My furniture designs often slide, fold, or translate in some fashion. This often means that the location of holes and the length between them is carefully calculated. In fact, I find a good calculator to be one of my most used tools.
The problem with specific dimensions and most calculators, though, is that they don’t know carpenter scale (1″,1/2″, 1/4″, 1/8″, 1/16″,1/32″). My latest project, for example, uses a swinging link arm to control how far a drawer will pull out of a small table. It slides in a slot on one end, and pivots from the other. I needed very precise measuring for the slot in the back panel of the drawer, the location of two holes on the link, and the location to mount the link to the table underside.
It was very easy to know what all the dimensions needed to be. The link need to be 8.543″ between hole centers. Normally, I’d convert to 32nds by removing the “8”, and multiplying the “.543” by 32. In this case, 8 and 17.376/32nds isn’t an easy dimension to find on my tape measure. Being off by a 64th is something I wanted to avoid here.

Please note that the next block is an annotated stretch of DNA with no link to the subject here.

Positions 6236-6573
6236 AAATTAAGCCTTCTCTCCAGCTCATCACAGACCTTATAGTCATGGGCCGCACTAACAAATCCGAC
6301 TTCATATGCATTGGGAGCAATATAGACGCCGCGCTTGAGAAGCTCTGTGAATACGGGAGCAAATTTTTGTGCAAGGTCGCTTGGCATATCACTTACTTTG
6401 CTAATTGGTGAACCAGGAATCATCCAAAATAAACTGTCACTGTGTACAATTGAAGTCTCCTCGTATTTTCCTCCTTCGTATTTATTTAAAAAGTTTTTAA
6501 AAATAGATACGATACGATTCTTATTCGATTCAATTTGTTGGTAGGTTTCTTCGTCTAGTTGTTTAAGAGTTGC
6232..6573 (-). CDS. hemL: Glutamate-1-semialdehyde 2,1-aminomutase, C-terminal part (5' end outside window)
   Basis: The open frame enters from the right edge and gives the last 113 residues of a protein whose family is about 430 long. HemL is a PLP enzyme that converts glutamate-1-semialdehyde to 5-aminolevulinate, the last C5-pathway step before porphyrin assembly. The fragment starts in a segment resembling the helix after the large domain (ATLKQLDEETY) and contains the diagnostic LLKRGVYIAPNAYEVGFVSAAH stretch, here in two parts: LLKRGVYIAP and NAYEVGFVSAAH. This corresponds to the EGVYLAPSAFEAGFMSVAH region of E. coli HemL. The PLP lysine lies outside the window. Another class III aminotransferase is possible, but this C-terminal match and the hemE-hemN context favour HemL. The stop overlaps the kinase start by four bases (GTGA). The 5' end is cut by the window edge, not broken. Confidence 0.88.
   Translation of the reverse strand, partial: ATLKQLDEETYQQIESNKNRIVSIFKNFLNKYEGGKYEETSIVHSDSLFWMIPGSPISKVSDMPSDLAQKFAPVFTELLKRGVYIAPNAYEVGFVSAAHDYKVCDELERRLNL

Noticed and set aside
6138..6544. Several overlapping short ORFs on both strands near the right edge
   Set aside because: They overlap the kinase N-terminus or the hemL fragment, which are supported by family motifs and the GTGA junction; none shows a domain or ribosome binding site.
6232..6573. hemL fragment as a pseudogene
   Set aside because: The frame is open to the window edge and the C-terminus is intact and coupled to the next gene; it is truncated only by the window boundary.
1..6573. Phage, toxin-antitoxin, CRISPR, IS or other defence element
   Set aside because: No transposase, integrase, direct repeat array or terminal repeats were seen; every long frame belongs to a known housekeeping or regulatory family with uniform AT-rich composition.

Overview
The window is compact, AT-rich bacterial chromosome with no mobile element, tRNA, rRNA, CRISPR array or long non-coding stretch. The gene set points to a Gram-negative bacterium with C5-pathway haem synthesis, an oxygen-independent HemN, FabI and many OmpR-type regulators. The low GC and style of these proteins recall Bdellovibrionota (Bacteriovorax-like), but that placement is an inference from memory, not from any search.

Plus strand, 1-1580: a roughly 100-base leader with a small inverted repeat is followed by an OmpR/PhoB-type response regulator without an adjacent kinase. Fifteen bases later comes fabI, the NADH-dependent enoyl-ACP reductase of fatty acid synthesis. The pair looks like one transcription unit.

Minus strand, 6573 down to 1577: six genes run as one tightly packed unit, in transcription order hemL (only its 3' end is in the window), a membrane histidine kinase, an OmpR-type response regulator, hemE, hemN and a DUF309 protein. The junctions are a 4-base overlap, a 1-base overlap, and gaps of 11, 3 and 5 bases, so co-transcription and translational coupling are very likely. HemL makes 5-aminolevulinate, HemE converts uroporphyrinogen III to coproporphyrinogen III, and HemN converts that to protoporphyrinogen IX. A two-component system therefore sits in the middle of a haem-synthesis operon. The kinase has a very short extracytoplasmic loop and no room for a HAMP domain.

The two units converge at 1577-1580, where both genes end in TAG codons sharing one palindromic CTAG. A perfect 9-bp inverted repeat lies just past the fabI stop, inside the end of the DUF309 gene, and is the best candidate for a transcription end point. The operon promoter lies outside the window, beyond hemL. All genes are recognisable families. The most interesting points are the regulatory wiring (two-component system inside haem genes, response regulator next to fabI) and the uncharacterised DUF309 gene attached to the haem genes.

Then I remembered my old engineering scale. You can find them at any college bookstore with a supplies department. I’ve had mine since taking an engineering structures course 20 years ago. Instead of using 8th and 16ths, this scale breaks an inch into 10 or 20 or 30 or 40 or 50 or 60 increments. The “20” scale, for example, would have a mark representing every .05 of an inch. The “50” scale marks an inch into 50 .02″ segments. It’s easy to take my fraction (.543) and divide it by .02 to know how many units on the 50 scale to count off.
Using my engineering scale I was able to very precisely (within .003″) lay out and create my control link. It’s now in place, and actually surprises me at how well it works.
My point? If you’ve ever need to break an inch into something other than 16ths, consider getting an engineering scale.